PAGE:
And you may have heard about the spread of Chikungunya virus in the Caribbean region over the past months, with imported cases reported in the United States. The Pan-American Health Organization, known as PAHO, continues to monitor the virus, which is transmitted to humans through mosquito bites. The virus, Chikungunya, was found for the first time in the Caribbean in December 2013 and has now spread to many other parts of the region. The disease rarely causes death, but joint pain can last months or even years for some people and complications may occur in children or people over 65 years of age. If you’re interested, more information is available on the PAHO website.
Even though Mr. Klein is not here today, I did want to answer something he’d asked about on the human rights implications of Argentina defaulting on its sovereign debt. The UN believes that it is important, among other things, that countries facing such a situation take the appropriate measures, including in respect of their obligations under the International Covenant on Economic, Social and Cultural Rights, to ensure that the most vulnerable people are not disproportionately affected by measures taken in the wake of a default.
**Press Conference Monday
And on Monday, at 10 a.m., in the Trusteeship Council Chamber, the Secretary-General will launch the Millennium Development Goals Report 2014, at the opening of the high-level segment of the Economic and Social Council. And following that, at 11 a.m., there will be a press conference here by the lead author of the report, Keiko Osaki-Tomita.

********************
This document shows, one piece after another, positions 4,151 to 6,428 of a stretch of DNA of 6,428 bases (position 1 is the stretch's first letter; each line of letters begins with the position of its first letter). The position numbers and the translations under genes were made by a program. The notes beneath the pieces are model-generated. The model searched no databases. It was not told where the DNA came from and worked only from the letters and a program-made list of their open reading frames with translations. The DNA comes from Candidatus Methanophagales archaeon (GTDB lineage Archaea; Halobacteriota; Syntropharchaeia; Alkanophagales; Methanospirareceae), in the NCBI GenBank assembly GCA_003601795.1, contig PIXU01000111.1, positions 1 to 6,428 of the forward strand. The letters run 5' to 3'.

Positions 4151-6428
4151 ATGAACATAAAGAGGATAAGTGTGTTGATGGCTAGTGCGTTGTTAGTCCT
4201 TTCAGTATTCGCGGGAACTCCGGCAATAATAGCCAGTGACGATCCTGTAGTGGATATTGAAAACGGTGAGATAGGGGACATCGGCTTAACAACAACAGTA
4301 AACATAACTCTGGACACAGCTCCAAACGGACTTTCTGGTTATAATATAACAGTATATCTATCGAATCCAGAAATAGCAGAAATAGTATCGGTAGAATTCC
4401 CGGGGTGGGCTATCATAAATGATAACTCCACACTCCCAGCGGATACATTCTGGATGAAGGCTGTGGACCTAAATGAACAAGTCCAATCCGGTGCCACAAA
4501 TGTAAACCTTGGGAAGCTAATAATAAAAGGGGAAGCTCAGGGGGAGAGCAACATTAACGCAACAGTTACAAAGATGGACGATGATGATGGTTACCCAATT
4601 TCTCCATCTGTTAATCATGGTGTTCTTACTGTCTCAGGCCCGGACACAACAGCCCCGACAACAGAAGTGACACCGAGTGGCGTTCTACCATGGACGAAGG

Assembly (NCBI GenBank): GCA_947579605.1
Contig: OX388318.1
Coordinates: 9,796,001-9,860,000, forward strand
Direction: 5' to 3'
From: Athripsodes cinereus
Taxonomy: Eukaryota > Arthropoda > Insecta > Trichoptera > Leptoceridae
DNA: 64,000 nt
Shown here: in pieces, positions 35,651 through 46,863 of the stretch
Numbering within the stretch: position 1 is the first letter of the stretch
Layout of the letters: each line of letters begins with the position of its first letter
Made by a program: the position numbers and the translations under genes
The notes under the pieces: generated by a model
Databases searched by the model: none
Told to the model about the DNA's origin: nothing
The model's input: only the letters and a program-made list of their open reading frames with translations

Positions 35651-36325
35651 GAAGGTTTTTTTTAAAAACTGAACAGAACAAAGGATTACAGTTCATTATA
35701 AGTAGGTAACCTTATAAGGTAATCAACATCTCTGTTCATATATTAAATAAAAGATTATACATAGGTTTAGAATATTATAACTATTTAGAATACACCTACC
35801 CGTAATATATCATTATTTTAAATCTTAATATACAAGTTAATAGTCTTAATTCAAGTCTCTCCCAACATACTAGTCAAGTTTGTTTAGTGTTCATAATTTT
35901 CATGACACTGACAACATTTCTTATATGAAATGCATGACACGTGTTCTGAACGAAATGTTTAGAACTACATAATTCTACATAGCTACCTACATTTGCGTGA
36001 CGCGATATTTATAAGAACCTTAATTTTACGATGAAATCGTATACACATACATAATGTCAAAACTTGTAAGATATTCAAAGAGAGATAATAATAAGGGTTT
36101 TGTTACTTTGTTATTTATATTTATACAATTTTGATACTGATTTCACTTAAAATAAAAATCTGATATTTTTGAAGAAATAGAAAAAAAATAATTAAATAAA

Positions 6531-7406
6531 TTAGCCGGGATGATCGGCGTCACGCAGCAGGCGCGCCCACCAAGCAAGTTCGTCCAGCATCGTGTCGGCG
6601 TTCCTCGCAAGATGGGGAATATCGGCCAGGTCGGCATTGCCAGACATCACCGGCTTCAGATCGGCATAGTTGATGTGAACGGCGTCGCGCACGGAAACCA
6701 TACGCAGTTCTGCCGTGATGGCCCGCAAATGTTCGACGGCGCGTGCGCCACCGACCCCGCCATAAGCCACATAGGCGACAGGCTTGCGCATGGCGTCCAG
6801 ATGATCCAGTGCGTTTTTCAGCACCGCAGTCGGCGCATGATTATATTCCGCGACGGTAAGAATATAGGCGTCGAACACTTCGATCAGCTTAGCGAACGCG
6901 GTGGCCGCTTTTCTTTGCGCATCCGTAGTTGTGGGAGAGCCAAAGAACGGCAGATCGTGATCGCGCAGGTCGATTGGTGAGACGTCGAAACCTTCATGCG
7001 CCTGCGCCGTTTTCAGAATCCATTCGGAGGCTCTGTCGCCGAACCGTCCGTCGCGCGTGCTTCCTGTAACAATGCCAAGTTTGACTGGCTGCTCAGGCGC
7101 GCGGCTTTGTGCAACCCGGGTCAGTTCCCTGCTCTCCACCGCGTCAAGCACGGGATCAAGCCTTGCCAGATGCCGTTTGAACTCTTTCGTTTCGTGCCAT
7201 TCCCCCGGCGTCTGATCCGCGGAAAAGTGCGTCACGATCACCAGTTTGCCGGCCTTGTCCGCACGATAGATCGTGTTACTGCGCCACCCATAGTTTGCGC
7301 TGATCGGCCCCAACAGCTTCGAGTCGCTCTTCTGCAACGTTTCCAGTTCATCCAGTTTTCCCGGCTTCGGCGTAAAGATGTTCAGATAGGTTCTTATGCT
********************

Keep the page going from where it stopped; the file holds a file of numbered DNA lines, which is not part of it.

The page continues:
And on Tuesday, 8 July, at 11 a.m., in this room, Jeffrey Sachs, the Director of the Earth Institute at Columbia [University]; and Laurence Tubiana, the French Ambassador for climate negotiations will speak to reporters about the Deep Decarbonization Pathways report. And we do expect the Secretary-General to make some introductory remarks, as well. That’s it. Don’t pause for more than 10 seconds, or I will be out of here. Nizar?
**Questions and Answers
Question: Stéphane, of course, you are following the situation in the occupied territories and West Bank and Jerusalem, in particular, and the carnage there is escalating. The Israelis are really also inciting, using fascist slogans like “exterminate the Arabs” while thousands and thousands are signing onto that, including soldiers. What is the United Nations doing, especially that the Security Council looks idle on the matter?